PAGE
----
From Wikipedia, the free encyclopedia
Jump to navigation Jump to search

A mahasiddha (Sanskrit: maha - great, siddha - achiever) is type of yogi important in Tantra. They are found in both Hinduism and Tibetan Buddhism. They are connected with unusual ways of thinking and with the highest levels of spiritual enlightenment. They are very different from arhats, the saints who gave up the world to achieve Buddhahood.

The Mahasiddhas are actual people who lived in the past who had magical powers because of their spiritual practice. A mahasiddha is a bodhisattva, someone who can enter nirvana whenever they want, but instead choose to stay in samsara to help others.

In both Hindu and Tibetan Buddhist traditions there are 84 Mahasiddhas. The lists are not all the same, but there are many Mahasiddhas who appear on most lists. In Tibetan Buddhist art, they are often shown in paintings together, for example around the border of a thanka.

Important Mahasiddhas[change | change source]

Each Mahasiddha has come to be known for certain things. One of the most loved Mahasiddhas is Virupa, who is a saint of the Sakyapa sect. He lived in 9th century India and was known for his great attainments. Other important Mahasiddhas include:

  • Marpa, the great translator and first native-born guru in Tibet who brought Buddhist teachings from India.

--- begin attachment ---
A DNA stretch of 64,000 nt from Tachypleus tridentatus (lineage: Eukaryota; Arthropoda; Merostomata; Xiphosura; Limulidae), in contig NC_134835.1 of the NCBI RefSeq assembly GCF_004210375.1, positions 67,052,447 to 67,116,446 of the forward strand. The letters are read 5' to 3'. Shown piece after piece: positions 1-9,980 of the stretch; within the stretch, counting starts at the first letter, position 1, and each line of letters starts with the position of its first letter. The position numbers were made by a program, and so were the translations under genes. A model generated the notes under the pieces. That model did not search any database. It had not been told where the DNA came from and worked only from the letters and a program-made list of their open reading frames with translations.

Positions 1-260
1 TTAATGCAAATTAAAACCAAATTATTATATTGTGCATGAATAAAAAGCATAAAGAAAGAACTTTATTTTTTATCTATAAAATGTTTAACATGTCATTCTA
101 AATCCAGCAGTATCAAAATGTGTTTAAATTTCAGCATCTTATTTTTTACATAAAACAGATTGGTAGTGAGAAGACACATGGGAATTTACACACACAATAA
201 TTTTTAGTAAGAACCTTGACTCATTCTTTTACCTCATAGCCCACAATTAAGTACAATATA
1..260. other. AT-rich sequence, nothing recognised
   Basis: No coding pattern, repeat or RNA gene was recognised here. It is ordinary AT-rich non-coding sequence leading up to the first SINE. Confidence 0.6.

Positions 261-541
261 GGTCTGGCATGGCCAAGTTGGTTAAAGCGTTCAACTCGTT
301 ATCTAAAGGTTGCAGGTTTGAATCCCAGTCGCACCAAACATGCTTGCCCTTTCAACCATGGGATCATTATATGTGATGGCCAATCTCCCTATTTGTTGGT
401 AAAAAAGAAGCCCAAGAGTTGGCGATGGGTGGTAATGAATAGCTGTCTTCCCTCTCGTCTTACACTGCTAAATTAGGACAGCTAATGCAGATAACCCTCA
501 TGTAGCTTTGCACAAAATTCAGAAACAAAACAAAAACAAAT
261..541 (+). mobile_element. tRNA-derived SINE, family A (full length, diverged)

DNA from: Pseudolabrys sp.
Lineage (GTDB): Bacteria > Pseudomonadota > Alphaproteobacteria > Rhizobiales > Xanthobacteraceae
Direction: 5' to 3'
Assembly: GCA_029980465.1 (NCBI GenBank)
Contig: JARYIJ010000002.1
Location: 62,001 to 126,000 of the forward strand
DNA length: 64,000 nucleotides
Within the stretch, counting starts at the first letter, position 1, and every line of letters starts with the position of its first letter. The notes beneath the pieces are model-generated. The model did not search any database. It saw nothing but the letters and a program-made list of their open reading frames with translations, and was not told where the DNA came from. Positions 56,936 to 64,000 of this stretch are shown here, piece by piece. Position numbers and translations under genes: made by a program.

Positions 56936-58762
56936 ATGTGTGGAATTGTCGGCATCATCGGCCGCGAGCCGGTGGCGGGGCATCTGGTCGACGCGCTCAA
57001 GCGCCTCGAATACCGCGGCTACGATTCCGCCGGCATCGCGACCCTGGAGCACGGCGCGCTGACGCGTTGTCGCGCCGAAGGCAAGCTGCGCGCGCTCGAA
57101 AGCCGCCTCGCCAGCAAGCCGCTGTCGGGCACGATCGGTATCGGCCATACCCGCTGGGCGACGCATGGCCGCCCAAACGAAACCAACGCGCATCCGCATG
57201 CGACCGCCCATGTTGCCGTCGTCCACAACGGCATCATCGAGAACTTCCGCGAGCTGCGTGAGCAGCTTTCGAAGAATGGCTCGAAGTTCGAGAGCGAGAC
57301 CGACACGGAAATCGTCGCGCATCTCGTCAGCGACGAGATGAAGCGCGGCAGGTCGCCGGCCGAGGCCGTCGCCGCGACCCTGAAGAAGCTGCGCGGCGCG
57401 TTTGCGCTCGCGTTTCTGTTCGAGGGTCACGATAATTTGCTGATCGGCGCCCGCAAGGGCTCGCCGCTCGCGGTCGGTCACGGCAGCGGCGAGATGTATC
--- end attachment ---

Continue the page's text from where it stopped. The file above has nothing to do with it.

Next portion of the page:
• Milarepa, Marpa's student . In Buddhist pictures and statues, Milarepa is shown with his right hand cupped against his ear. He does this to better listen to the teachings (dharma).
  • Karmapa, the first consciously incarnating lama of Tibet.

Complete list of Mahasiddhas[change | change source]

In Buddhism there are 84 Mahasiddhas: Acinta, Ajogi, Anangapa, Aryadeva, Babhaha, Bhadrapa, Bhandepa, Bhiksanapa, Bhusuku, Camaripa, Campaka, Carbaripa, Catrapa, Caurangipa, Celukapa, Darikapa, Dengipa, Dhahulipa, Dharmapa, Dhilipa, Dhobipa, Dhokaripa Dombipa, Dukhandi, Ghantapa, Gharbari, Godhuripa, Goraksa, Indrabhuti, Jalandhara, Jayananda, Jogipa, Kalapa, Kamparipa, Kambala, Kanakhala, Kanhapa, Kankana, Kankaripa, Kantalipa, Kapalapa, Khadgapa, Kilakilapa, Kirapalapa, Kokilipa, Kotalipa, Kucipa, Kukkuripa, Kumbharipa, Laksminkara, Lilapa, Lucikapa, Luipa, Mahipa, Manibhadra, Medhini, Mekhala, Mekopa, Minapa, Nagabodhi, Nagarjuna, Nalinapa, Naropa, Nirgunapa, Pacaripa, Pankajapa, Putalipa, Rahula, Saraha, Sakara, Samudra, Santipa, Sarvabhaksa, Savaripa, Syalipa, Tantepa, Tantipa, Thaganapa, Tilopa, Udhilipa, Upanaha, Vinapa, Virupa, Vyalipa.

References[change | change source]

  • Dowman, Keith (1986). Masters of Mahamudra: Songs and Histories of the Eighty-four Buddhist Siddhas. Albany, NY: State University of New York Press. ISBN 0-88706-160-5

Other websites[change | change source]